Oates’s restless ferocity is evidenced on nearly every page. She writes like someone possessed; there’s excruciating menace in the accumulation of banal details.

There are great characters, intense set pieces, an underlying anger that roils in-between the lines. Great dialogue, too.

Each scene feels sinister, often with no clear reason. Here’s an example, where the adult Maureen is meeting one of her teachers, each hoping (yet wary) to seduce each other:


She crossed her arms shyly. The sleeves of her yellow sweater were pushed up and strained, the cheap wool pulled tight. It crossed his mind that a girl like this, with the same bright pink lipstick and the same sweater, was the kind of girl often found dead in some remote lonely place—there was something permanently doomed about the heart-shaped locked she wore on a thin chain around her neck. It had perhaps belonged to many girls and had been passed down to this one. He could imagine headlines on an inside page in the newspaper and he could imagine lurid pulp-photographs in a detective magazine: here is the shed in which the body was found, here are the “articles of clothing” found two hundred yards away . . .


I love this stuff, but page after page of it is an unsettling experience. The decency in her characters is pounded out of them through poverty, yearning, denied lust, hemmed in social convictions and a never-ending assault of racism, sexism, and classism in the larger culture.

In some ways Them is about how America creates killers out of men and victims out of women. How an absurd morality stifles, creating friction and hypocrisy. How unfair economics birth ghettoes and bust out cities. How the tacky and the simple so often outpunch the beautiful and the complex.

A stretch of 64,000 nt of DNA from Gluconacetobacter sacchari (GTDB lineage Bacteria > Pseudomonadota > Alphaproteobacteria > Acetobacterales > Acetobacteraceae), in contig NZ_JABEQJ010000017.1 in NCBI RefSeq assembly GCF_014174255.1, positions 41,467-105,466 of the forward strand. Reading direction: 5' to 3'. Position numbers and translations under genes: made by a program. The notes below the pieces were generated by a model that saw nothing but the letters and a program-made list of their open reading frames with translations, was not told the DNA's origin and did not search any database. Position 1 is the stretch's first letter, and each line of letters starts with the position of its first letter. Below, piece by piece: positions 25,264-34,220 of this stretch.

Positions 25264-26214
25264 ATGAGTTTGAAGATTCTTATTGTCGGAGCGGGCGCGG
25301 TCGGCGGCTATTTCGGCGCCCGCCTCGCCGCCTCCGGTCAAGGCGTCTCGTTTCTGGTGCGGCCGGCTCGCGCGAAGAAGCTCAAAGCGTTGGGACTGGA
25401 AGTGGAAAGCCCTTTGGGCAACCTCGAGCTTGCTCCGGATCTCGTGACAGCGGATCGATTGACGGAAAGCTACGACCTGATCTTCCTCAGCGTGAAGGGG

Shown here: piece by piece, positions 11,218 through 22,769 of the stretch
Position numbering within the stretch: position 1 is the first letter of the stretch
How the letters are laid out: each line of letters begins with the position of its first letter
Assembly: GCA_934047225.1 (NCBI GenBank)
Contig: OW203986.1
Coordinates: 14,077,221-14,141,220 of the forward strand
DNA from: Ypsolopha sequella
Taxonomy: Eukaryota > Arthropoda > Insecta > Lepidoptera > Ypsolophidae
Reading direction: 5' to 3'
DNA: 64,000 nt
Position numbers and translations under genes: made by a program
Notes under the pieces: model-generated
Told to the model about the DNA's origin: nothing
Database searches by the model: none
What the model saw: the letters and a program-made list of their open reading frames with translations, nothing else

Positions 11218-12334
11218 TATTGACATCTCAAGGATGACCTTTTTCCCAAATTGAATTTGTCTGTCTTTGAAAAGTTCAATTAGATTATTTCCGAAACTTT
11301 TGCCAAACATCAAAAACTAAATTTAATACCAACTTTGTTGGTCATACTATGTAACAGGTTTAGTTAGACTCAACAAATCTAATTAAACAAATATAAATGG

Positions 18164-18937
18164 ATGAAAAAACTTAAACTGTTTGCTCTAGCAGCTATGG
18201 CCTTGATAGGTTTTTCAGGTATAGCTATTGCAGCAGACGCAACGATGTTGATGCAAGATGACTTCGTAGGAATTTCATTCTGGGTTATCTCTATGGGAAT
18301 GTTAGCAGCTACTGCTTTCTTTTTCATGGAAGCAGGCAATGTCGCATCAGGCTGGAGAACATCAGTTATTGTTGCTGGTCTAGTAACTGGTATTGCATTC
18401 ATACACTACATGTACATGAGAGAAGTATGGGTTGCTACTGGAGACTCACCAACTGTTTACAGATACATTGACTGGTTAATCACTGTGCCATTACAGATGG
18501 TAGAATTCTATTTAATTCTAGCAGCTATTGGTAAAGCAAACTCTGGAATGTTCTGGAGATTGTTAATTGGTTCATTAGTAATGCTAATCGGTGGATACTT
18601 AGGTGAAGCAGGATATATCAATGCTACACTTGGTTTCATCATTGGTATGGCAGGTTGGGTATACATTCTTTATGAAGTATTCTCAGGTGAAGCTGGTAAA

It’s a scathing, riveting, mad as fuck novel about the dense layers of inanity in America. Them has the scope of Dickens but the approach of the Gothic Victorian novels.

I almost loved it. Almost.

But the novel is too damn long. They’re narrative potholes, little asides that don’t go anywhere, some of the characters leave for no apparent reason and then return. But Oates’s wildness—her irrational unpredictability, her fire and grit and zip—is one of her greatest virtues. Reading her is a rich and varied experience, almost as scary as real life. And reading her is a reminder of how safe and provincial so much of literary fiction[1] really is.

She has, in some of her later works[2], indulged in her tendency towards grotesques. Some of her books are terrible. Oddly, I respect her for this. She holds nothing back. She shoves all her thoughts and beliefs and erudition and current affairs and the sweep of history and binds it all to her formidable will.

Then she moves on.


Them is a very fine novel. It deserves awards. I don’t think it deserved the top award though. She beat out Vonnegut’s fabulous one-for-the-ages novel, Slaughterhouse Five. She also defeated Leonard Gardiner’s superb novel of middling boxers in San Francisco, Fat City. She won over Philip Roth’s hysterical—in both senses of the word—novel of sexual neuroses, Portnoy’s Complaint. And she won over Philip K. Dick’s insane, loved-by-the-French novel of reality run amok, Ubik.

Other good novels came out that year. Leonard Michael’s published Going Places.Frank Herbert, Roger Zelanzy and Jack Vance all published science fiction novels. Elmore Leonard and John McDonald both published crime novels. Ray Bradbury published his middling collection of short stories, I Sing the Body Electric.

Over in England, George McDonald Fraser began his fantastic series of revisionist novels with Flashman[3]. Michael Moorcock published his greatest science fiction novel of sacrilege, Behold the Man. Graham Greene and John Fowles both published novels.

And around the world, Gunter Grass, V.S. Naipaul, Yukio Mishima, Manuel Puig and Mario Vargas Llosa all published fiction.

Them isn’t the best of the lot, but it deserves to be read. So does Oates. I’m already slotting some of her other novels into my ever-expanding reading queue.

[1] And if you haven’t learned this about me yet, I’m an inveterate snob.

[2] I haven’t read much of Oates, but considering her oeuvre, who has? I plan to read more.

[3] Whoever you are, you must read this.


One Response to “National Book Award winners, part 23: 1970’s Them, by Joyce Carol Oates.”

  1. Dimitris Melicertes March 18, 2014 at 11:29 am #

    Excellent! +1 for the Flashman reference.